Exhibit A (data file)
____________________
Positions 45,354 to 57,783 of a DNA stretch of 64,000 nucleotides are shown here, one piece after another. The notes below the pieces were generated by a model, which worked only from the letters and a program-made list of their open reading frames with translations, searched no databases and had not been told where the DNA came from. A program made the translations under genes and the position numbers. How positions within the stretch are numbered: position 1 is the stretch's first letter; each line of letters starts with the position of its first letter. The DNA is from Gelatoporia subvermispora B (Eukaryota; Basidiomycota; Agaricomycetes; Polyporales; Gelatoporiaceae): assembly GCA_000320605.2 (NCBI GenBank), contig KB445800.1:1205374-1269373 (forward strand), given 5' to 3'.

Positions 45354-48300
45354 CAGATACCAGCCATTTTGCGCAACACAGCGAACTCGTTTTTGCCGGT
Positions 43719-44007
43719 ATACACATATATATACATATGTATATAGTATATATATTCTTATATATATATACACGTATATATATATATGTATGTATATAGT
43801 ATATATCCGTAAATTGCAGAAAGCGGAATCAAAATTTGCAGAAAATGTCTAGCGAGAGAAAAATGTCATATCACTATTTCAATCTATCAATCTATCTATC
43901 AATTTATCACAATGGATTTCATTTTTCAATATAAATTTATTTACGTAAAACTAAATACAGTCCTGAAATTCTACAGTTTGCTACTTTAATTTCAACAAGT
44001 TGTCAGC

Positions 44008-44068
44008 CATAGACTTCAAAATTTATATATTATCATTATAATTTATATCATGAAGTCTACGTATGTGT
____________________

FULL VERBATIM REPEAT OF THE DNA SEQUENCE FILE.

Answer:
Positions 45,354 to 57,783 of a DNA stretch of 64,000 nucleotides are shown here, one piece after another. The notes below the pieces were generated by a model, which worked only from the letters and a program-made list of their open reading frames with translations, searched no databases and had not been told where the DNA came from. A program made the translations under genes and the position numbers. How positions within the stretch are numbered: position 1 is the stretch's first letter; each line of letters starts with the position of its first letter. The DNA is from Gelatoporia subvermispora B (Eukaryota; Basidiomycota; Agaricomycetes; Polyporales; Gelatoporiaceae): assembly GCA_000320605.2 (NCBI GenBank), contig KB445800.1:1205374-1269373 (forward strand), given 5' to 3'.

Positions 45354-48300
45354 CAGATACCAGCCATTTTGCGCAACACAGCGAACTCGTTTTTGCCGGT
Positions 43719-44007
43719 ATACACATATATATACATATGTATATAGTATATATATTCTTATATATATATACACGTATATATATATATGTATGTATATAGT
43801 ATATATCCGTAAATTGCAGAAAGCGGAATCAAAATTTGCAGAAAATGTCTAGCGAGAGAAAAATGTCATATCACTATTTCAATCTATCAATCTATCTATC
43901 AATTTATCACAATGGATTTCATTTTTCAATATAAATTTATTTACGTAAAACTAAATACAGTCCTGAAATTCTACAGTTTGCTACTTTAATTTCAACAAGT
44001 TGTCAGC

Positions 44008-44068
44008 CATAGACTTCAAAATTTATATATTATCATTATAATTTATATCATGAAGTCTACGTATGTGT